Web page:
0222: "Small Talk"

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unjovial
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Postby unjovial » Thu Mar 01, 2007 11:34 am UTC

It's a pretty minor coincidence, but I was thinking about small talk alot today after running into an old coworker...

... actually, I didn't -run- into her. I mean, we were walking and there was no collision at all.

... And she wasn't 'old' as in 'elderly', but 'old' as in 'from a previous job I had'.

Imagine if I did mean that I charged at an elderly woman today! Your whole impression of me would be different! (Probably!)

Sometimes I worry that I'm giving a different impression to the one I intend to give, but then I remember that it's important for people not to understand me perfectly. The process of creating shared understanding is an interesting part of being a human, I think. All the past set-backs and frustrations of communicating make those fleeting moments of near-perfect, shared understanding seem pretty damn cool.

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hermaj
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Postby hermaj » Thu Mar 01, 2007 11:40 am UTC

What, really? I run into elderly people on a regular basis. I actually increase my walking speed when I see them, just to knock them over more forcefully. :D

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unjovial
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Postby unjovial » Thu Mar 01, 2007 11:52 am UTC

hermaj wrote:What, really? I run into elderly people on a regular basis. I actually increase my walking speed when I see them, just to knock them over more forcefully. :D


Yes, but do you feel as if you've achieved shared understanding?

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Postby damaless » Thu Mar 01, 2007 1:20 pm UTC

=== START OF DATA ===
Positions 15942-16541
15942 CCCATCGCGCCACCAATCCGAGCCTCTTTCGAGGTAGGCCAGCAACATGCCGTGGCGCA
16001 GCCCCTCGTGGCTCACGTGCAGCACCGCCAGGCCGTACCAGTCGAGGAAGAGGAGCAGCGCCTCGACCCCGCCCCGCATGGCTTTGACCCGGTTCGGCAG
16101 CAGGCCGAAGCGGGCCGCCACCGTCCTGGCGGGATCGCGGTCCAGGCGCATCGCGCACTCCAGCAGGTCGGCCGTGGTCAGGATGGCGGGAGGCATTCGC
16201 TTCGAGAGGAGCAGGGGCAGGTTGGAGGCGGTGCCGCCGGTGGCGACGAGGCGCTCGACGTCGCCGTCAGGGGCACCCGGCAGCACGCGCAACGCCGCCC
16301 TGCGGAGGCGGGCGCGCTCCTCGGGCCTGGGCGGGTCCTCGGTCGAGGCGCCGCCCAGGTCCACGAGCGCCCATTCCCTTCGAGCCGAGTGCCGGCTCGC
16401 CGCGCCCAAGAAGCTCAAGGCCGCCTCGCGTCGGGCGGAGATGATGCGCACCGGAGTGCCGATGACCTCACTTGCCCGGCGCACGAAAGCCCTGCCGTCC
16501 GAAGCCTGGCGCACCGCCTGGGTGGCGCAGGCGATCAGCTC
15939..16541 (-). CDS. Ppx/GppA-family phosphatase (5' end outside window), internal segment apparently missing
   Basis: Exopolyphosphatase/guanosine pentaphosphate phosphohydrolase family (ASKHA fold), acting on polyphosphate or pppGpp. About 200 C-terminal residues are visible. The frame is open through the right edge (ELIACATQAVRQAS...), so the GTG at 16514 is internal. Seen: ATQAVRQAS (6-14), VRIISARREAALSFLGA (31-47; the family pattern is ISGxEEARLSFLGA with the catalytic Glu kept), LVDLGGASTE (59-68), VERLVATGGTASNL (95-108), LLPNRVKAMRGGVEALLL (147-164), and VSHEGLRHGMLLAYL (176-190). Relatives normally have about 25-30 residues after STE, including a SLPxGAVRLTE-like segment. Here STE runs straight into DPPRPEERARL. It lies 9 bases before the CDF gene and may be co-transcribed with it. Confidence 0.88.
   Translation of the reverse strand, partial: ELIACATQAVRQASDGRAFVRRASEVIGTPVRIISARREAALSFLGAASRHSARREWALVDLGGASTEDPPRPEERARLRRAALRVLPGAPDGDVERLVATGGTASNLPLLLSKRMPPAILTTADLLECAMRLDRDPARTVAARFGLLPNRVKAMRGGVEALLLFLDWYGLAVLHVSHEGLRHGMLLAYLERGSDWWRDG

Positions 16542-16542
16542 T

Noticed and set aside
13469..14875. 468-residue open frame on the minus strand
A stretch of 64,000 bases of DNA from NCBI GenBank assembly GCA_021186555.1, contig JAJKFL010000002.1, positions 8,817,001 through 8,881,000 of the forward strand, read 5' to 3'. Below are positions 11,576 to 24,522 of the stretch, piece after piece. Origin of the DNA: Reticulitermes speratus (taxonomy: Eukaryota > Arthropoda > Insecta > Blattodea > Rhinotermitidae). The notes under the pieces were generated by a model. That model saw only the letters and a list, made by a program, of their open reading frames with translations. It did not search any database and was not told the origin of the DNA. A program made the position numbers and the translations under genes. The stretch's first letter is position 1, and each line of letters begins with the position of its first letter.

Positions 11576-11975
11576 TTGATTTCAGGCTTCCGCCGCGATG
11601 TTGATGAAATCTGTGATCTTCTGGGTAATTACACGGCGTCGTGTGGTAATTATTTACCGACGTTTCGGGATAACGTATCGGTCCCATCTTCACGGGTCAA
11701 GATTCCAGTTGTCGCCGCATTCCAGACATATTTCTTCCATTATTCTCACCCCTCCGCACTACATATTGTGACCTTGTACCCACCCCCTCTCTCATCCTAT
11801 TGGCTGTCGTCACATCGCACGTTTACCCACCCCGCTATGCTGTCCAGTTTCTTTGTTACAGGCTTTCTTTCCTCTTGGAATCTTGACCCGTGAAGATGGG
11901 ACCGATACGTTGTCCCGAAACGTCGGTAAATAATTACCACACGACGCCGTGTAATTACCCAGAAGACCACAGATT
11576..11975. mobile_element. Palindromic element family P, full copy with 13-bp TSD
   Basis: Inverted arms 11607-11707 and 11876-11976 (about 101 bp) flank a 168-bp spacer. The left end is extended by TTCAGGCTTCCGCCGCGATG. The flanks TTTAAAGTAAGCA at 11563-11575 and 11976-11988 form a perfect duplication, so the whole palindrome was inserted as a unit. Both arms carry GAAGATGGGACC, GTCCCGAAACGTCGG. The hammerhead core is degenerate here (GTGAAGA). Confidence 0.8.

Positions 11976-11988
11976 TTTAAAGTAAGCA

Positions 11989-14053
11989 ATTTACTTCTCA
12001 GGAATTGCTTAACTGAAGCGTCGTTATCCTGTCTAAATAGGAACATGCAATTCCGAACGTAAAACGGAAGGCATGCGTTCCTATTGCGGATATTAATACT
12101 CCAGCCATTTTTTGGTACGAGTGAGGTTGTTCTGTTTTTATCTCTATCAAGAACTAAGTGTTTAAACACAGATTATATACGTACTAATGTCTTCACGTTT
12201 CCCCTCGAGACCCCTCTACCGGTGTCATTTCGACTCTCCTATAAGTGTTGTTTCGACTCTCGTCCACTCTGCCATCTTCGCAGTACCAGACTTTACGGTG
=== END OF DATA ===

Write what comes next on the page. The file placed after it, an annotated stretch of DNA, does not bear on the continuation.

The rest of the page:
Has anyone else found themselves in the habit of adhering to the small talk as conversation-opener tradition and then carrying on to talk about real content?

"Hey, what's up?"
"Not much, you?"
"Not much."
"I applied to a job today, and it's actually looking pretty hopeful."
"Oh yeah? That's cool. Actually, I put in my two weeks notice today and decided to go back to school."

Or something where after appropriately responding that not much is up, you continue to talk about stuff that definitely is up. I think it's kinda funny.

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Phy
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Postby Phy » Thu Mar 01, 2007 4:04 pm UTC

unjovial wrote:
hermaj wrote:What, really? I run into elderly people on a regular basis. I actually increase my walking speed when I see them, just to knock them over more forcefully. :D


Yes, but do you feel as if you've achieved shared understanding?

Possibly they have achieved shared understanding of the momentum equation.

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Akira
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Postby Akira » Thu Mar 01, 2007 10:59 pm UTC

damaless wrote:Has anyone else found themselves in the habit of adhering to the small talk as conversation-opener tradition and then carrying on to talk about real content?

"Hey, what's up?"
"Not much, you?"
"Not much."
"I applied to a job today, and it's actually looking pretty hopeful."
"Oh yeah? That's cool. Actually, I put in my two weeks notice today and decided to go back to school."

Or something where after appropriately responding that not much is up, you continue to talk about stuff that definitely is up. I think it's kinda funny.


It's highly amusing, but honestly, how else are you supposed to identify that a conversation is starting?

Scenaroi: